My exam of her heart revealed her valve to be severely incompetent keeping her in congestive heart failure and barely able to function. 6 months later we were able to get her visa and needed to get Heureuse on the plane for the States. Evita traveled all night 5 hours through the Haitian mountains in the dark to retrieve Heureuse from Benet and brought her to Port-au-Prince. Evita refused to let Heureuse die.

Her surgery went well in the States and she began to smile and wear jeans and look quite chic. She underwent some dental work and learned some English. We then ended her dream and took her back to Haiti.

During the last few years, she has been unable to find work. Evita went to the Dominican Republic and never returned. None of her family has ever heard from her again. Maybe she lives on a battey and is the slave of a buscanero. No one will ever know.

Heureuse lives in a slum in the capital and had a baby. Heureuse showed me a picture of the baby's young father who died shortly after vomiting blood. Heureuse's baby had her assortment of diseases of the poor including impetigo and malnurtrition. How Heureuse and her baby survive here is something that I cannot understand. Maybe Heureuse still hears Evita's voice...

Several months ago Heureuse found us again and said she was about to deliver another baby and had a fever. Her heart sounded leaky again and I decided not to get an echocardiogram. If she survived the pregancy, I would order another echo. She delivered naturally in the general hospital in Port-au-Prince and both she and the baby survived. I don't know how.

Medicines from Peoria have helped her but she needs surgery again. The Peoria hospital will probably refuse her redo surgery that will be identified by the echo we ordered today. Heureuse is not as important to the hosptial and will provide her with no encouragement that has kept her alive.

So Heureuse lives in a city where kidnappings, beheadings, carjackings, and rape are daily events. She has her two babies and Evita is gone. When Heureuse is gone, her two babies will be alone or with many other homeless Haitian street children.

Heureuse smiles a lot in spite of her life in the hell of Haiti. Heureuse means "happiness".

Saturday, December 10, 2005

Abandoned in Haiti

He fled Baby Doc. He worked the streets in Miami. He never really got a parish but the Miami bishop liked him. He worked with boat people that slopped up onto the beach and couldn't draw triangles. He came back to Haiti after Jean-Claude became a gambler on the Riviera. He lived underground. He finally got his own church and set up a feeding program for kids and adults. He preached non violence and justice for the poor. He demanded that Haiti's democratically elected president return from his exile. His homilies were on the radio and went all over Haiti. He lived alone above the sacristy and finally was pulled out through a broken glass window of his church as three kids in his feeding program were being shot as they ran away from the men in black. He got out of jail and then was thrown back in accused of being the killer and torturer of a man as he was preparing to say the dead man's funeral mass. The people in the church spit on him and beat him. A lady who had laid in the morgue a few days before laid on his body and stopped the blows and the bullets that were ready for him.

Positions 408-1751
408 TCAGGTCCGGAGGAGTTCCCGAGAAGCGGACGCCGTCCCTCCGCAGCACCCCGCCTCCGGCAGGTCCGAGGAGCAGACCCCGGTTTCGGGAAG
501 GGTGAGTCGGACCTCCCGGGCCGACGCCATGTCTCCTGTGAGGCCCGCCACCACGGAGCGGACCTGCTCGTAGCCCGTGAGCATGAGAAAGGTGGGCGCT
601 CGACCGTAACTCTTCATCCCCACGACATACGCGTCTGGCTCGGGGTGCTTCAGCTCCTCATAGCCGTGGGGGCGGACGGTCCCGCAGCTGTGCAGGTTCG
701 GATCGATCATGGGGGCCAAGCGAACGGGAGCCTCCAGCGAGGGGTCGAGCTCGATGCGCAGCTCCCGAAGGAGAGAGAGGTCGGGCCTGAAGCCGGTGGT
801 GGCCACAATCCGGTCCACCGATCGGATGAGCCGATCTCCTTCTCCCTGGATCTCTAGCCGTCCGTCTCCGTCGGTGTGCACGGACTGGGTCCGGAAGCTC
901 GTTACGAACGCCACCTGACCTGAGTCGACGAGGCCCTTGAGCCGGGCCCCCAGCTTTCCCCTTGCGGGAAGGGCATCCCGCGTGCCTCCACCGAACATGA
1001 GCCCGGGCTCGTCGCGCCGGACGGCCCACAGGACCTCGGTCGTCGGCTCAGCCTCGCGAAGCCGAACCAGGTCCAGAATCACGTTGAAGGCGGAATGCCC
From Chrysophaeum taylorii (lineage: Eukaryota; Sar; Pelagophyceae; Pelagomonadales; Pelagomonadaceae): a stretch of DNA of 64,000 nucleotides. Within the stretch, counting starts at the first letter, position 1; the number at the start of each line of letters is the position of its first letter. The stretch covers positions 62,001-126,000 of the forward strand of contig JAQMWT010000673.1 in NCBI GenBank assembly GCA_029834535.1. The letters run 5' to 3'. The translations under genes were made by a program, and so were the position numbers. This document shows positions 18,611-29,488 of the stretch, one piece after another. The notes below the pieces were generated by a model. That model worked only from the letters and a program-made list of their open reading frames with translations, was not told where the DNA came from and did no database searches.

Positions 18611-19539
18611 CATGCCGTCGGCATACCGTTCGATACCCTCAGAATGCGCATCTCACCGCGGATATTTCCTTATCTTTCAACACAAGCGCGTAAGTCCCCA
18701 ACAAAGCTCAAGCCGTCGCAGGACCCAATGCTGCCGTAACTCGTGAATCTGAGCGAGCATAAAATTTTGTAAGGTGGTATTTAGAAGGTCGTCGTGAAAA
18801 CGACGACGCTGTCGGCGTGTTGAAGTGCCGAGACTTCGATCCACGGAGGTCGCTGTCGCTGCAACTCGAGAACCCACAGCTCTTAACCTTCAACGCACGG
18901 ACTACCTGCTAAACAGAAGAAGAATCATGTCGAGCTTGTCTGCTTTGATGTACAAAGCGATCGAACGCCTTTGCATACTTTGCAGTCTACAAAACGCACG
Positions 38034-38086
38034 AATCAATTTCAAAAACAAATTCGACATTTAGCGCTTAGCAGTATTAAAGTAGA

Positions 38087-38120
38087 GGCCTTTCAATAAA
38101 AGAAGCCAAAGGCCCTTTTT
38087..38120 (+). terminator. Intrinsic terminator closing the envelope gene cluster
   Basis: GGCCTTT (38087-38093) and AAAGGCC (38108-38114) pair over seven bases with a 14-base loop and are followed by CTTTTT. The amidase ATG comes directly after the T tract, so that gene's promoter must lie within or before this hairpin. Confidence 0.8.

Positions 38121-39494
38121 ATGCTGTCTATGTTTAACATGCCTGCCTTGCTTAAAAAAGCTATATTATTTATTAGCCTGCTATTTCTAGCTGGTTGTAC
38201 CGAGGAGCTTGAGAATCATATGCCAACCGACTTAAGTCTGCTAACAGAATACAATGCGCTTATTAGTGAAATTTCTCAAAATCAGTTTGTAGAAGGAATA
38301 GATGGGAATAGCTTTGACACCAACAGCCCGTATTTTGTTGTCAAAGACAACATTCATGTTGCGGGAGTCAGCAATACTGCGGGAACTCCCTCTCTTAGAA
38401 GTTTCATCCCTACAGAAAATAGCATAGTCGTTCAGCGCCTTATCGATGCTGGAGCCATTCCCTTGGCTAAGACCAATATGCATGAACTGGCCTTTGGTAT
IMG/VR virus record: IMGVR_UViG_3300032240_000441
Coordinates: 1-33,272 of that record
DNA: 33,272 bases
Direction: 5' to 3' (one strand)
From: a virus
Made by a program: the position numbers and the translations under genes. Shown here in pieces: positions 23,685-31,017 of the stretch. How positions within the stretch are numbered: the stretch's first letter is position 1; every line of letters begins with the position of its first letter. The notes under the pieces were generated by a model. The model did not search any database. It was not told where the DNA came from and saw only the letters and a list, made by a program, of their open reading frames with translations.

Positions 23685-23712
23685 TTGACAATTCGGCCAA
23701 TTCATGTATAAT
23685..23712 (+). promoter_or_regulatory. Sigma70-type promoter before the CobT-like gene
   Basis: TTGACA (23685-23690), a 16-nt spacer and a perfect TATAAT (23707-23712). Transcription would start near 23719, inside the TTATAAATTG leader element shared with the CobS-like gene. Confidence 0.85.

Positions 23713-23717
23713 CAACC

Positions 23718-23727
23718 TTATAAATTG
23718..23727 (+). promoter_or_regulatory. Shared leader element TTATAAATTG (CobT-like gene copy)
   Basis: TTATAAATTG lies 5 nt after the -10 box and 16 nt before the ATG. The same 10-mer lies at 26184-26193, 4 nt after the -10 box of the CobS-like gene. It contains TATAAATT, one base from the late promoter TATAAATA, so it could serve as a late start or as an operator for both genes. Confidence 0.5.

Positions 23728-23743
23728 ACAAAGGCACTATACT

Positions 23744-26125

A few warriors from his parish visit him now in prison and some indestructible church ladies bring him food. But Haitian priests and bishops don't visit because they are part of the state and part of the problem. They even took his day job from him. He looks out the window of his prison and encourages those who walk the hill that it is "no hill for a climber".

The White Haitian Baby

The Haitian baby girl is one year old and doesn't smile. She looks like a blan. I ask the lady holding her if she is her mom. No she is not and calls for the mom in the waiting area. The baby's mom comes in the exam room and is "timid". She says the baby is not developing and has a fever and cough. The baby looks at me without crying, smiling,moving or doing much of anything except looking perplexed. Mother looks healthy. Mother is calm and polite and looks like she cares for the baby somehow even though she had her friend bring her in the exam room. My exam on the baby reveals pale conjunctiva and a huge liver and spleen. Xray shows pneumonia in the right upper lobe. TB? We're in Haiti, so why not? Sickle? Baby is supposed to be black, so why not? I send the baby for admission to the hospital across the street but there are no beds for her so the timid mother shows back up with the baby like I asked her to. I give the baby a shot of Rocephin from my doctor's bag and try and treat her for what will kill her over night. It won't be TB that will do her in. It will be another homicidal quick acting germ...especially if she has sickle cell disease.

Mom returns the next day with this darling baby girl with a cap on her head. The baby actually tried to come to me as I walked into the clinic. I only hurt her with the shot, but all baby's seem smart. They seem to know who wants to hurt them and who doesn't. Mom had no money to get the labs or the medication I prescribed. Baby's fever is down some, so I go with more Rocephin for the weekend and hope to see her on Monday. I never know which baby's will return.

I feel guilty as usual treating these Haitian babies like they are starter babies for a third year medical student on his pediatric rotation at some huge inner city county hospital somewhere. These babies always haunt me as do my medical decision making skills.

This isn't happy pediatrics. It is Haitian pediatrics.